First Responders Told To Kill Baby Kangaroos And Koalas Orphaned In Bushfires
First responders tackling bushfires in Australia are being advised to kill baby kangaroos and koalas who have been orphaned as a result of the crisis.
Firefighters have found numerous scared, suffering animals while working to contain the bushfire crisis in Australia, but a government-issued document known as the The Victorian Response Plan for Wildlife Impacted by Fire states rehabilitation is not supported for all creatures.
Rather than being handed over to rescue centres, the document advises any orphaned ‘milk dependent joeys’ found in the fire zone should be euthanised.
The government justifies this decision by claiming these animals ‘require significant long term care and cannot be successfully returned to the wild’, Yahoo! News reports.
The document goes on to describe methods of euthanasia, which include lethal injection, blunt forced trauma and shooting.
In spite of the government’s claims, numerous wildlife carers have succeeded in raising baby koalas and kangaroos.
Nikki Medwell, operator of Rex Box Wildlife Shelter in Victoria, spoke about the controversial instructions, saying she feels the government are doing nothing to help the suffering, native animals.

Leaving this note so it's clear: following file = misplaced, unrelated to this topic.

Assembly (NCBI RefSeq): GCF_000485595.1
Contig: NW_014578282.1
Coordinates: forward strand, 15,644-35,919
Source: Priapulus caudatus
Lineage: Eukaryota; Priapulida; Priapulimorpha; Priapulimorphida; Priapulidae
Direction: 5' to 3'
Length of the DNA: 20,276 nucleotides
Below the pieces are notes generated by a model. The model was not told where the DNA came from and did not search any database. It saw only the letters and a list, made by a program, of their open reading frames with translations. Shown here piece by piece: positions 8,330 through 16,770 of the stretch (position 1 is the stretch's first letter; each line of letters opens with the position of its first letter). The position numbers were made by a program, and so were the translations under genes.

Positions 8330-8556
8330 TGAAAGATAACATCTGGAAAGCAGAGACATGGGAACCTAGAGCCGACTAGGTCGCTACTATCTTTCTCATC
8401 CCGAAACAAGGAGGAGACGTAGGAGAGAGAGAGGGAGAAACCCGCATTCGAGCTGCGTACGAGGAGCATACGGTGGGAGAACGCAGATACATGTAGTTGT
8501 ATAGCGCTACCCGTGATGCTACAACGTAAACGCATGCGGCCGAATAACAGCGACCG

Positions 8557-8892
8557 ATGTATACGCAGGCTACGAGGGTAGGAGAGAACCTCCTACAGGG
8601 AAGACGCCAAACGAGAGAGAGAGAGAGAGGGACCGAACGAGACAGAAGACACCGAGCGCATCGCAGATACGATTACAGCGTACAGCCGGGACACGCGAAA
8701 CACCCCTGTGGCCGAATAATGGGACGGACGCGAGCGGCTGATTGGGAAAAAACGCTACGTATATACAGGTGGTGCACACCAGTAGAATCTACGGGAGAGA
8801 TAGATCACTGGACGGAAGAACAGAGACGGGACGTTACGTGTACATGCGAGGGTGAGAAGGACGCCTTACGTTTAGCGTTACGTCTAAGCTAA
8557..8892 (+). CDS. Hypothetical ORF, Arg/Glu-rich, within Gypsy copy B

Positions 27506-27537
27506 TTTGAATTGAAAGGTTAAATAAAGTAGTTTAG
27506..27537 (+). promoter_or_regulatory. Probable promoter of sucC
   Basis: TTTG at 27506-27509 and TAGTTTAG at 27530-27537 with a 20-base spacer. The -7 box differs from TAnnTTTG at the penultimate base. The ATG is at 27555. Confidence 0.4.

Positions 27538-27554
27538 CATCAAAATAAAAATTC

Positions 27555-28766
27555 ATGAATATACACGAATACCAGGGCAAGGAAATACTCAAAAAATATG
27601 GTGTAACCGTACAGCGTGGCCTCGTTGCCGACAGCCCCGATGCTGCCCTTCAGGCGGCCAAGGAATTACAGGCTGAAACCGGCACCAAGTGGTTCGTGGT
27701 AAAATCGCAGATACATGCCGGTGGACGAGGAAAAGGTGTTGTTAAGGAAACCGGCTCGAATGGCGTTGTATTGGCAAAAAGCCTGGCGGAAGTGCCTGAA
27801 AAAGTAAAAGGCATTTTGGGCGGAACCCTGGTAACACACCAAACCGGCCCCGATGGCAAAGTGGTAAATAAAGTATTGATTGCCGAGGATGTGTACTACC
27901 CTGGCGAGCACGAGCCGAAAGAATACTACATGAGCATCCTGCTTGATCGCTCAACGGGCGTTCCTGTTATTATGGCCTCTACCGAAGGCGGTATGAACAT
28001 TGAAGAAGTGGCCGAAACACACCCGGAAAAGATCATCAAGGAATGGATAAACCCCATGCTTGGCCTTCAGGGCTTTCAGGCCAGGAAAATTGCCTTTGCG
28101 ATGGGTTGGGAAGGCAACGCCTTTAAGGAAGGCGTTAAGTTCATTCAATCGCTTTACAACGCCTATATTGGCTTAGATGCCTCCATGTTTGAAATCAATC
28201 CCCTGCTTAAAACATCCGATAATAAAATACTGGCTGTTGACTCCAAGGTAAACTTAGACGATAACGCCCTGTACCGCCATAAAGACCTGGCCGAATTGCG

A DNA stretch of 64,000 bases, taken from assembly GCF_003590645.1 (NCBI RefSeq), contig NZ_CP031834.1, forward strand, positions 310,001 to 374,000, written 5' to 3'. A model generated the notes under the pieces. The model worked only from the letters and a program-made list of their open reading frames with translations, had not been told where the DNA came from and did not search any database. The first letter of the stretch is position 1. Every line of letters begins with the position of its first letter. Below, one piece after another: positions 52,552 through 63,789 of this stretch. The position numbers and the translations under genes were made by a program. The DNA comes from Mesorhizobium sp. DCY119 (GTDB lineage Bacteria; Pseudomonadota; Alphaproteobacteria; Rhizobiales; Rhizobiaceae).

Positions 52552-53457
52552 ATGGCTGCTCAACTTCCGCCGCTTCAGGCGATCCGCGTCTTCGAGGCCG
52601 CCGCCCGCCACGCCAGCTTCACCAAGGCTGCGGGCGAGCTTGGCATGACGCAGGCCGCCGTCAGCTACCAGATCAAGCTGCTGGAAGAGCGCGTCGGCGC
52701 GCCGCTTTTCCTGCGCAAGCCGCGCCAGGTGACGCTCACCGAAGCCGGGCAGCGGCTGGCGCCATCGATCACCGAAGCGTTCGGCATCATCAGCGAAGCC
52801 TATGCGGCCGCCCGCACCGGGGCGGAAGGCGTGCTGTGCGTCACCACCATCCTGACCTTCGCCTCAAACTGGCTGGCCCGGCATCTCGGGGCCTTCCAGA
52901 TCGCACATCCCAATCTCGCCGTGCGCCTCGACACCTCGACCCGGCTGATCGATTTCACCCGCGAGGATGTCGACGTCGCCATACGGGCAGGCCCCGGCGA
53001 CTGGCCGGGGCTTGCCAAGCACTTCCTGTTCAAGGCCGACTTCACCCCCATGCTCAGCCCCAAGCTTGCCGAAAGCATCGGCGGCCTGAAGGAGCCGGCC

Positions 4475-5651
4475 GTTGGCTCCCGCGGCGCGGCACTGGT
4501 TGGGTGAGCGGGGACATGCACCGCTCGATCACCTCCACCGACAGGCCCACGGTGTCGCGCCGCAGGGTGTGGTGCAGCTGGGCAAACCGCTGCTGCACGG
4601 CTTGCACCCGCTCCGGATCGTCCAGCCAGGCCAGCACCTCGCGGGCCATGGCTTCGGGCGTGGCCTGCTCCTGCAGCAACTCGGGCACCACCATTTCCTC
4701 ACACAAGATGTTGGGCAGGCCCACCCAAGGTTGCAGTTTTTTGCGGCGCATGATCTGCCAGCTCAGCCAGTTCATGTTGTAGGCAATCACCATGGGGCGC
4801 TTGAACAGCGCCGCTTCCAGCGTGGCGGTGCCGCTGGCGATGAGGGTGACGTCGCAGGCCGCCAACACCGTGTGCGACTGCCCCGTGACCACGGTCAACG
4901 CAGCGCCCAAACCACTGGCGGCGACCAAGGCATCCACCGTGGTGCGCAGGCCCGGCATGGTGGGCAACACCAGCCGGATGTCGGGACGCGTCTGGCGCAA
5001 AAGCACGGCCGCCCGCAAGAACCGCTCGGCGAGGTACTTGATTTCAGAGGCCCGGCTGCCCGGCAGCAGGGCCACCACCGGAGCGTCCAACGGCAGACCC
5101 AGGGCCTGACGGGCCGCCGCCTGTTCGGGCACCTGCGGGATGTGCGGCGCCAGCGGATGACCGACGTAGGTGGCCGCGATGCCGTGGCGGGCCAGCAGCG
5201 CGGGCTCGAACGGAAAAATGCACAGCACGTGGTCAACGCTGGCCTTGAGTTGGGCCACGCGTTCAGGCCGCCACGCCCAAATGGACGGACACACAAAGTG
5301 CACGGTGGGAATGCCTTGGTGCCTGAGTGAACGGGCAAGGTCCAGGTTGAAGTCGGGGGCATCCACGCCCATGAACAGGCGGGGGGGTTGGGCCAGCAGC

Overabundant animals like macropods or koalas they don’t deem necessary to rescue.
It doesn’t matter whether they’ve been burnt, if they’re found on the fire ground they’re shot.
So that’s totally healthy, viable wildlife, including koalas which some are saying are on the brink of extinction.
Though the document describes koalas and kangaroos as ‘common species’, koalas are listed as vulnerable to extinction on the IUCN Red List. Fires have decimated the animals’ natural habitat, with more than 20,000 koalas killed on Kangaroo Island alone.
A Victorian Department of Environment (DELWP) spokesperson defended the Response Plan, saying the guidelines remain open to interpretation.
The spokesperson said milk dependent joeys who have no fur, and have their eyes closed and ears down, should be euthanised, but those with fur are assessed on a case-by-case basis. According to National Geographic, it takes about six months for baby koalas to grow ears and hair.
A statement issued by the DELWP said:
A range of factors shape whether injured wildlife should be rehabilitated or euthanised.
This includes the duration of the rehabilitation period… The sooner wildlife can be rehabilitated and released, the greater their chance of survival.
The DELWP requires detailed records to be kept on euthanasia and rescues, though the figures for the current fire season have not yet been collated, meaning it’s unclear how many joeys have already been euthanised.
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Yahoo! News Australia
IUCN Red List